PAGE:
The Republic legislators involved thought they were giving the Democratic majority a chance to put the State's financial house in order by reducing expenditures. Yeah, they're dreamers.
That's the honest context of the fight over tax increases. And it is boiling down to a public relations effort to make a part of 2012 conventional wisdom that the "tax-the-rich" mantra is "truth, justice, and the American way." Of course, real problems did develop during the first few years of The Great California Slump:
- Yes, during The Great California Slump education has taken an unprecedented hit in funding that must be corrected.
- Yes during The Great California Slump social and health services have taken a heavy hit in funding which combined with an increase in need is a problem for us all.
- Yes during The Great California Slump the State wasn't in a position to reduce the horrendous costs created by the good citizens who voted for the Three Strikes Law (the voters may support a proposed 2012 ballot measure in an attempt to correct this problem).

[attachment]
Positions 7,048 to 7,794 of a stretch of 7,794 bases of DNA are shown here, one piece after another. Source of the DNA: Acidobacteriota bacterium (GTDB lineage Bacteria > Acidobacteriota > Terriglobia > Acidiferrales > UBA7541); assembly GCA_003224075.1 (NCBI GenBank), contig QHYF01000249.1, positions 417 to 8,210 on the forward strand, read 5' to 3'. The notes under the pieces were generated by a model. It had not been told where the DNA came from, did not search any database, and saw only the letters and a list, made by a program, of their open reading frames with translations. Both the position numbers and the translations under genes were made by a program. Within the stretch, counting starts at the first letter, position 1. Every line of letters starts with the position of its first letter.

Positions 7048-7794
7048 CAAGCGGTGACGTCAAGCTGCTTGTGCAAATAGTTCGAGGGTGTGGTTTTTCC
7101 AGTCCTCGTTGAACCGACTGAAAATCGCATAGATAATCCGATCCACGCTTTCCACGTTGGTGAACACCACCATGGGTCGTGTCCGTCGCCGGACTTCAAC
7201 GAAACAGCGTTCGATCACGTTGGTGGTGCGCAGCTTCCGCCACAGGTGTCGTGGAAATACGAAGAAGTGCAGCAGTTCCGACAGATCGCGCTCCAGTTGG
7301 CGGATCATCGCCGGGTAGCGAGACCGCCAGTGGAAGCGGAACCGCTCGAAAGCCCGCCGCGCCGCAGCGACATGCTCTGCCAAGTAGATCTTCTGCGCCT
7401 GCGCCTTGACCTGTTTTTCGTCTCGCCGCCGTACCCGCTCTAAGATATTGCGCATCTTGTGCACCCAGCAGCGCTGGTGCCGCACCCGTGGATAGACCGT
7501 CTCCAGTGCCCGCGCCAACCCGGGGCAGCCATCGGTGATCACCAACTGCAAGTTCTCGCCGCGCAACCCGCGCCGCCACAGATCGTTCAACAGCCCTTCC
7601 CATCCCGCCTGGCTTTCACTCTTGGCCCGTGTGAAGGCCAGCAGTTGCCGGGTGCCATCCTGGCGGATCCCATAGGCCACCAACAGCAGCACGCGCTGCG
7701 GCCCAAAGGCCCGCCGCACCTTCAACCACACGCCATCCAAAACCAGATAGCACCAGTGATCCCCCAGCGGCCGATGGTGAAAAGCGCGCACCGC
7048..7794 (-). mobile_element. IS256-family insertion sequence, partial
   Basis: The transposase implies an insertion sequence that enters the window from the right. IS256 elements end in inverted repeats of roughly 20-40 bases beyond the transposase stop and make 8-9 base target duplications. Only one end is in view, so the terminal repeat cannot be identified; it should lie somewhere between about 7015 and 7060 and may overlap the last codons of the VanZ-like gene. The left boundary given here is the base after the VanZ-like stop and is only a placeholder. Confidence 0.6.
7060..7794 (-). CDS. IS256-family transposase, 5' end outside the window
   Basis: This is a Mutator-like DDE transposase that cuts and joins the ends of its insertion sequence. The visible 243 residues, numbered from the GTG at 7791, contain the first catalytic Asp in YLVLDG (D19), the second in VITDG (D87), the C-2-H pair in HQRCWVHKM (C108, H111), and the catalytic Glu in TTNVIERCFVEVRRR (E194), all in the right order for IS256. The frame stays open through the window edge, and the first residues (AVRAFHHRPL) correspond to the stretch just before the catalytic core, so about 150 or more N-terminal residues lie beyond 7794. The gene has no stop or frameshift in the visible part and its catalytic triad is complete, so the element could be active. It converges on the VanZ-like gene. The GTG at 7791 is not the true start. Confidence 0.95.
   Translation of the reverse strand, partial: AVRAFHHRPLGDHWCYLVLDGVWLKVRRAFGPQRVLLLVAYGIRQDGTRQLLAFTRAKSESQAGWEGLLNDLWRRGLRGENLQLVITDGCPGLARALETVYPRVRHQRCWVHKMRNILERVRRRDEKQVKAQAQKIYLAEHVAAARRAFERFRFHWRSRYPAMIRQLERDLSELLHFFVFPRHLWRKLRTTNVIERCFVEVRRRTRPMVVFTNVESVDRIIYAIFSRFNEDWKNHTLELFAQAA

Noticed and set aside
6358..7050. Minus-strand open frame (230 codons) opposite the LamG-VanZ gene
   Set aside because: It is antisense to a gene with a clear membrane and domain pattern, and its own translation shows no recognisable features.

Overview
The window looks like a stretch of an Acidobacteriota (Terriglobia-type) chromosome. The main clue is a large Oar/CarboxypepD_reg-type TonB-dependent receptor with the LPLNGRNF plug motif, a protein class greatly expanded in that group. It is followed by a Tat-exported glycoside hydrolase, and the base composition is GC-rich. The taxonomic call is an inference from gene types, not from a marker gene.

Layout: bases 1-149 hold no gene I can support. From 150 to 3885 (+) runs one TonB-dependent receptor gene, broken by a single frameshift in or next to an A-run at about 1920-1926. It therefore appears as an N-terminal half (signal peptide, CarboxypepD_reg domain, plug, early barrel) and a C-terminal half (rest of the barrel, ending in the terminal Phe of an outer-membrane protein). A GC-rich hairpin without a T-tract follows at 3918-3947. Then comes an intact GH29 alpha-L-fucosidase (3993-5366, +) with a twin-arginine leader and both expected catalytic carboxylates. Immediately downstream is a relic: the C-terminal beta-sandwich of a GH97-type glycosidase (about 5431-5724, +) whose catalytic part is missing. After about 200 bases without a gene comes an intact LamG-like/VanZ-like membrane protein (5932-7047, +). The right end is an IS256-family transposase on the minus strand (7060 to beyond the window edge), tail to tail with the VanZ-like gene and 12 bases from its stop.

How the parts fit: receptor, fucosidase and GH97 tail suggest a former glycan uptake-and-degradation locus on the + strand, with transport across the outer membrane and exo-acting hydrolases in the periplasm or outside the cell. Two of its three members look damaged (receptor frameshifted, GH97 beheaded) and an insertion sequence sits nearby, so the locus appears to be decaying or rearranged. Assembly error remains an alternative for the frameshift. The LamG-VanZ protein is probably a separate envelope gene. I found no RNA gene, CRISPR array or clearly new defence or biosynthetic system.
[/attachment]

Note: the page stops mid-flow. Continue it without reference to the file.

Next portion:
- Yes, during The Great California Slump revenues for schools, law enforcement, fire protection, etc., were horrendously impacted because of the good citizens who decided in 1978 through their votes for Proposition 13 that government shouldn't be supported by the stable property tax instead of the volatile income and sales taxes.
In my introductory post on the initiatives, I reviewed the possible confusion over what constitutes "the wealthy" or "the rich" from a general viewpoint. Let's review that term in terms of current tax policy to get some context. The Franchise Tax Board recently released income tax data for 2009 which offers this for context:
For a cynical politician, it would appear getting approval from the voters to increase taxes on that 4% should be easy and the amount generated should be significant. The problem is that getting approval from the voters may be easy because it is a dumb idea on two accounts.
First, the swings in annual changes in adjusted growth income (the number that determines income tax revenue) in California in the 50 years between 1959 and 2009 look like this:
But the voters and the people who represent them lack the discipline needed to not spend all the money in their collective pocket.